Dawn

Dawn came in muddy, like coffee that’s been in the pot too long. There was no traffic. Folks in Handsome didn’t rise to greet the morning unless they had to, and there was no reason to today. The weather was going to turn foul and there was nothing to do but wait it out. Waiting for something better wasn’t a new thing, except it never seemed to happen.

Jimmy Wheat drove slowly, not wanting any undue attention. But no one would be watching the traffic; all eyes would be skyward.

The street lights seemed unnaturally bright, whether because of his paranoia or the pockets of blackness overhead.

He parked at the side of the road when he reached Little Route. It was a gathering of the breath, a moment to steel himself for the work ahead. Regret was consuming him, and anticipation more so. Ronnie Salmon should be sharing in the workload, he thought. But Ronnie would be asleep in his chair, a warm glass of bourbon on the floor. And he wouldn’t appreciate the implications.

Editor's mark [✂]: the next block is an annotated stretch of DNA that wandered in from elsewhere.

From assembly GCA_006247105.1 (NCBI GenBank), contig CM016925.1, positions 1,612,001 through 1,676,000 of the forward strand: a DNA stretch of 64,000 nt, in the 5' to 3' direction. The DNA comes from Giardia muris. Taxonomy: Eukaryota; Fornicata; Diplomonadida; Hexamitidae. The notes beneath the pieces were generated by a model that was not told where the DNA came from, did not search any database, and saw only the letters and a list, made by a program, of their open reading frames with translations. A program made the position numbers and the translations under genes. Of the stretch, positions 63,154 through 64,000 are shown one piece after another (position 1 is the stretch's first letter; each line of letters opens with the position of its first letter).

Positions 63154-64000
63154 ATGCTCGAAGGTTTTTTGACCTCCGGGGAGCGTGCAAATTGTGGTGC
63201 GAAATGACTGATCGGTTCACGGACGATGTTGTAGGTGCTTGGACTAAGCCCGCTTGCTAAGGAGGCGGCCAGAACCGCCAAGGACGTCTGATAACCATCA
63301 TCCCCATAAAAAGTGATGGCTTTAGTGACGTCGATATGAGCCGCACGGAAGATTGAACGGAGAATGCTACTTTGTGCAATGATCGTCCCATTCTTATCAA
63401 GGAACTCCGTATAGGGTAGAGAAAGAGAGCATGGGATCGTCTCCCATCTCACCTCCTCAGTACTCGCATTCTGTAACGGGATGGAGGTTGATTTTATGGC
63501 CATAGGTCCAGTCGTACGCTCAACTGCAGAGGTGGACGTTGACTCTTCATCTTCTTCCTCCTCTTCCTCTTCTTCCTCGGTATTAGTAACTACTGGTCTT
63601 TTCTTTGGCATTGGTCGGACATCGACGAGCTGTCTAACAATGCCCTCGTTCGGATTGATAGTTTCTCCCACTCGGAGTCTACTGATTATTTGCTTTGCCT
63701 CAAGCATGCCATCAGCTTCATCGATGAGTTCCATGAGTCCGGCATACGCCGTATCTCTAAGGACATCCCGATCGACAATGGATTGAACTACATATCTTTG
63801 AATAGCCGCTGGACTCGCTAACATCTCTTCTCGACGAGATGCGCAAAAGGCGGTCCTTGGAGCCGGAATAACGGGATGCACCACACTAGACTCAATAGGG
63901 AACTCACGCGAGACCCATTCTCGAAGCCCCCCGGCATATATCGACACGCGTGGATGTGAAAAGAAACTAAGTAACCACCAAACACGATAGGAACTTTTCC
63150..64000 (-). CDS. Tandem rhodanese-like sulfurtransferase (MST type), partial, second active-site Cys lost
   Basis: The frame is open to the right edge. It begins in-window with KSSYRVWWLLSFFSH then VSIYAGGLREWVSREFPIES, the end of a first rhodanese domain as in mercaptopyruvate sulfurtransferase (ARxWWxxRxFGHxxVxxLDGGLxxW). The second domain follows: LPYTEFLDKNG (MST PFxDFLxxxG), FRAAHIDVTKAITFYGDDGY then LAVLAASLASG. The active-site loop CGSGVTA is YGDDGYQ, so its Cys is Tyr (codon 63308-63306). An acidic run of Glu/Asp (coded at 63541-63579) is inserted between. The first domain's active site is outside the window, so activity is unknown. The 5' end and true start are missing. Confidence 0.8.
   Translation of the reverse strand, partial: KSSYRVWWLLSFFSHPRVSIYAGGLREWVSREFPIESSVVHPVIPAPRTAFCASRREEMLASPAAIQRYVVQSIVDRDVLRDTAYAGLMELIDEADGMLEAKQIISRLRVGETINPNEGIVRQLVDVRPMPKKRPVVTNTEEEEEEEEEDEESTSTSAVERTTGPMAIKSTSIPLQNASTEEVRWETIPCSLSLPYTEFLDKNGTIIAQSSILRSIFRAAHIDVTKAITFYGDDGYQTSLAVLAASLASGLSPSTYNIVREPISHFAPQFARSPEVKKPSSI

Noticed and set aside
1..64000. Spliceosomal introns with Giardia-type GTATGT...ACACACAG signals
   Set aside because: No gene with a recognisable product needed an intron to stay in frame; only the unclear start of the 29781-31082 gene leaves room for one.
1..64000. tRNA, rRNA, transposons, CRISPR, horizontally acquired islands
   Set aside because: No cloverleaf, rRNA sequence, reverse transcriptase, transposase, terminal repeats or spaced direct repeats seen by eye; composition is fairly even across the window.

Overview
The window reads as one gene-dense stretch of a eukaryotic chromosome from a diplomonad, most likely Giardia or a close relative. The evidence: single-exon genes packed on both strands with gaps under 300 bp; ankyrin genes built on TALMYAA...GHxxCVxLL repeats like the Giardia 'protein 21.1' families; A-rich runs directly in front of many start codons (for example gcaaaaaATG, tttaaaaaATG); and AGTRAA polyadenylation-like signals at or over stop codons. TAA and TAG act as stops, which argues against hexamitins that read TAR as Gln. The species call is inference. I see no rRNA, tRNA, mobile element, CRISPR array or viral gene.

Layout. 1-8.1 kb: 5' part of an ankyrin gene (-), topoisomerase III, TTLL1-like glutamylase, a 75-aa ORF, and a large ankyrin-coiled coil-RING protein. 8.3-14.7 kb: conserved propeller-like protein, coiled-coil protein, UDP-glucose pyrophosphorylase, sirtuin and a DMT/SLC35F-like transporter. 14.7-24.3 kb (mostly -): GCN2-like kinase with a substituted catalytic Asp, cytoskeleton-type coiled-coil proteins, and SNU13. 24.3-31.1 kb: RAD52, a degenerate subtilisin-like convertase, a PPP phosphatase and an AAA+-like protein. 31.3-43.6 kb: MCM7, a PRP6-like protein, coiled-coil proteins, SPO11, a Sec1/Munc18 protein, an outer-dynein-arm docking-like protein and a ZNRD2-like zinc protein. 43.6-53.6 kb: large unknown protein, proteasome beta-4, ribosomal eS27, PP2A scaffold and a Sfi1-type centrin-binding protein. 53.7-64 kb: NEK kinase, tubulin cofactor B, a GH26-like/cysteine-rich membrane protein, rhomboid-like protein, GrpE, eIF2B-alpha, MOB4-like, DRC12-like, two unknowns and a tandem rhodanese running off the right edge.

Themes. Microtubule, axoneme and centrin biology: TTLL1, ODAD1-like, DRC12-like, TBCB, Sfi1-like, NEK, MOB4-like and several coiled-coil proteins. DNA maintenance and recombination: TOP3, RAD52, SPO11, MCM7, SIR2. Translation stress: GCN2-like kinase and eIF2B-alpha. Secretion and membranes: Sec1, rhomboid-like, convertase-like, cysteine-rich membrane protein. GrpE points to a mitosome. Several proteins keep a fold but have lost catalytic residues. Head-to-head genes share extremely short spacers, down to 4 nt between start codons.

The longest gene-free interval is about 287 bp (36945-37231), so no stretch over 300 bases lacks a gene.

Jimmy took a deep breath and proceed down the road, determined and uncertain at the same time.

The rain was soft and distracting. He waited for it to pour out like tap water. He drove slowly. He thought no one else would be out, but he was wrong. Just as he approached The Curve, he saw another set of headlights shining on the trees. Someone was already there, probably already thinking about who to call.

Jimmy parked just before the curve and cut off his lights. It was dangerous to stop. He could back up, but the road wasn’t generous and the windows were smeared from the rain. He still had his gun, in the glove box, and he wondered if he’d have to use it.

The headlights didn’t move. Jimmy cut the engine and stepped out. He thought he could hear the low crunch of gravel. They were slow steps, slow and deliberate. Whoever it was, was in no hurry. They were… looking? Examining? Maybe Jimmy wasn’t the only one with a guilty conscience.

He walked closer to the other vehicle, keeping himself hidden by the pines. He gripped the snub-nose tightly. If the other man decided to approach him, there was no choice, none at all.

But the other man – he could see him now, just a silhouette among the shadows – only stood in the middle of the road, examining left and right, searching for something that wasn’t there.

The rain began to fall in earnest; buckets, a sink-full-of-dishes wetness, and the man walked back to his truck. And sat. He was in no hurry to leave.

Jimmy walked back to the Bel Air. He put it in reverse and drove, relying more on memory of the road than on sight.

OrdinaryHandsomeII

Excerpt from Ordinary Handsome – available at:

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